8. The petitioner in the rejoinder affidavit has stated that Form DVAT-50 was never shown to the petitioner/dealer at the relevant time. Authorization was invalid and illegal, being in favor of non-jurisdictional Value Added Tax Officers and in favor of several non jurisdictional low ranked officers like Assistant Value Added Tax Officer and Inspector. The Commissioner had not issued authorization or authority in Form No. DVAT-50 and had only endorsed the file notings of the Assistant Commissioner. The petitioner have relied upon CCTV footage as well as the photographs in support of their contention that records including sale bills, purchase vouchers, ledger and other documents were seized and taken away by the officers. Some photographs in support have been enclosed as Annexure P-9 to the rejoinder affidavit.

9. In view of the version and the assertions made by the petitioner in the rejoinder affidavit with reference to the CCTV footage, a Division Bench of this Court vide order dated 26thMay, 2017, had directed:-

“1. Mr. Gautam Narayan informs the court that pursuant to the order dated 3rd July, 2016, no coercieve steps have been taken against the Petitioner and further that no such coercieve steps shall be taken till the next date of hearing.

2. The main prayer in the present petition is for declaring the order of empowerment dated 23rd March, 2016 issued by the Commissioner (VAT) to the extent it confers powers of appointment on Special Commissioner, as illegal and without jurisdiction. It also seeks a declaration that the entire exercise of investigation search and seizure‟ conducted on 27th and 28th May, 2016 in the business premises of the Petitioner under Sections 59 and 60 of the Delhi Value Added Tax Act, 2004 (DVAT Act) as illegal.

There is a specific prayer c‟ which reads as under:-

(c) direct the respndenet to release and return the seized records, documents, bill books ledgers, invoices, inventories etc., as neither any Panchnama was drawn nor any list of seized documents/records was prepared under acknowledgement of the petitioner.

4. In the writ petition there is a specific avermement at para No. 11 which reads as under:

11. When petitioner continuously pusued its refunds, then, instead of granting the same, it was visited by a team of Enforcement Officers on 27.5.2016 without carrying any DVAT 50 in their favor. On demand, no such authority was shown during the period of ten hours i.e. between 5.30 pm on 27.5.2016 to 3.30 am on 28.5.2016. The said survey caused u/s 59 and 60 of the Act was wholly without the authority of law. While conducting this operation, provisions of Section 60(2) and (6) of the Act were flouted in as much as neither any reasons were recorded nor any Panchnama was drawn nor any witnesses were summoned. The whole exercise went on from 5.30 pm on 27.5.2016 and continued till 3.30 am of 28.5.2016. Two statements of Shri Manpreet Singh Sethi, Director, of the petitioner were recorded (Annexure P-6 Colly), one of which is on a preprinted proforma. None of these two statements bear the signatures of any of the visiting officers. Various records like Balance Sheets, Bill Books, Ledgers etc. for various years were seized. Where Section 62(1) mandates upon the Commissioner to give a receipt to the dealer or the person from whom records, books of accounts and other documents were seized, no such receipt was prepared, what to speak of taking any acknowledgement from the petitioner. This was also contrary to para 9 of the guidelines dated 29.4.2016 issued by the Joint Commissioner (Enforcement-I).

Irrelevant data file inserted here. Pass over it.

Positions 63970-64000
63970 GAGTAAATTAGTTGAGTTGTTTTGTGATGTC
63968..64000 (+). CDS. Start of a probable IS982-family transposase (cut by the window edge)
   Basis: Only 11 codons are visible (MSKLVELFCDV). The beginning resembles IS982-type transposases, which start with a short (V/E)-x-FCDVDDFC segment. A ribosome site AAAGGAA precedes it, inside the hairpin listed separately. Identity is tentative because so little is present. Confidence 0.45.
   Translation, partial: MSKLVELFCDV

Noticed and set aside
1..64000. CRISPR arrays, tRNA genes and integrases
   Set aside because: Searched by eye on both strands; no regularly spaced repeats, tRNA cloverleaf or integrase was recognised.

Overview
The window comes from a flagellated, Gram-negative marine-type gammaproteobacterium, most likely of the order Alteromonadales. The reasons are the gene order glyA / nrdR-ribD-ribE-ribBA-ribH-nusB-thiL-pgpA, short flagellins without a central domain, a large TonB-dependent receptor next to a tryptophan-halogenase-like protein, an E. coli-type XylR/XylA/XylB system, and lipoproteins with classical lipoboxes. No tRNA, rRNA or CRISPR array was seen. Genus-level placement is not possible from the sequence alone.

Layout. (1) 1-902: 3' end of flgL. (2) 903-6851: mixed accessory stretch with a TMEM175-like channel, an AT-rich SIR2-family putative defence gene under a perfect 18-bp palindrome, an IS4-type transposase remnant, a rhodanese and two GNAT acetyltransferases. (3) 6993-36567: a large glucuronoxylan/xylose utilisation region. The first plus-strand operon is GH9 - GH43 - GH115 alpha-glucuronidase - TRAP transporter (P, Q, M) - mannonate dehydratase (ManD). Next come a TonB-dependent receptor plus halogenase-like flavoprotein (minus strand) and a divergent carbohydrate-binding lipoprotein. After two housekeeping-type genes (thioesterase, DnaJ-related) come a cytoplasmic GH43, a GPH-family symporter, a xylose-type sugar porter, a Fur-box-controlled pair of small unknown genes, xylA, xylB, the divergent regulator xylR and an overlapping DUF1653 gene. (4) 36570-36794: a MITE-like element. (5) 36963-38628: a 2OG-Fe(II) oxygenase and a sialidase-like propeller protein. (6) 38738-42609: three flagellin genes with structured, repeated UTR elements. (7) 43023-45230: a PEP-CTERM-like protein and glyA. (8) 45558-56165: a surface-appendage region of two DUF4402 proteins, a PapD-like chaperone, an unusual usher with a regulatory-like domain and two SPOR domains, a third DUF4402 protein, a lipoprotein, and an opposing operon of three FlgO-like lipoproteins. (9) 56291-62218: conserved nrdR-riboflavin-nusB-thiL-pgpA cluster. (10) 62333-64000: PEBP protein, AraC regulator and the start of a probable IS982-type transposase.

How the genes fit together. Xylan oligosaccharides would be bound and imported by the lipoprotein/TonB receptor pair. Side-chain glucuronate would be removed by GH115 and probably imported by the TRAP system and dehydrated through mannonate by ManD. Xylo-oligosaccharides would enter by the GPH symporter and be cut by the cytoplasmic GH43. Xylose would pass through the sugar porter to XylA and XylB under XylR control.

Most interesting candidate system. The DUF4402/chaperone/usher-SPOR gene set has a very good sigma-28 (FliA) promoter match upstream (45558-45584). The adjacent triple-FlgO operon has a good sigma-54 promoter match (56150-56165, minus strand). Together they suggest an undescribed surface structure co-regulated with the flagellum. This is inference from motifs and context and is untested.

5. A reply was filed by the Respondent/the DVAT department supported by an affidavit of Mr. Ranjeet Singh, the Joint Commissioner, Enforcement -I branch specifically adverting to the visit by the Officers of the DVAT Department to the business premises of the Petitioner. It is stated in Paras 5.10 to 5.12 as under:

5.10. The records, books of accounts, registers, other documents as well as the goods of the Petitioner at the said premises were inspected by the said officers. An inventory of thirty two pages was prepared, recording the particulars as well as unique IMEI number of each of the phone found at the premise, This inventory was duly countersigned by the Director of the Petitioner herein. A true copy of the inventory dated 217th / 28th May, 2016 is annexed herewith and marked as Annexure R4.

5.11. The statements at Annexure P-6 (Golly) to the Petition were written by the said Director of the Petitioner in his own hand and duly signed by the said Director. A true copy of the Statements written and signed by the Director of the Petitioner in his own hand is annexed herewith and marked as Annexure R-5.

5.12. No records, books of accounts, registers, other documents or goods were seized from the business premises of the Petitioner.”

6. In other words there is a categoric assertion by the DVAT Department that no record, registeres, goods or documents were seized from the business premises of the Petitioner.

7. A rejoinder has been filed to the said counter affidavit by the Petitioner supported by the affidavit of Mr. Manpreet Singh Sethi, the Director of the petitioner company. Para 7 (a) and 7 (b) of the rejoinder affidavit assert as under:-

(a) no two independent witnesses were summoned to vouch the proceedings. This was essentially required in terms of Section 100 (4) of CrPC when the exercise went on for about 10 hours and stretched to early morning of 28.5.2016.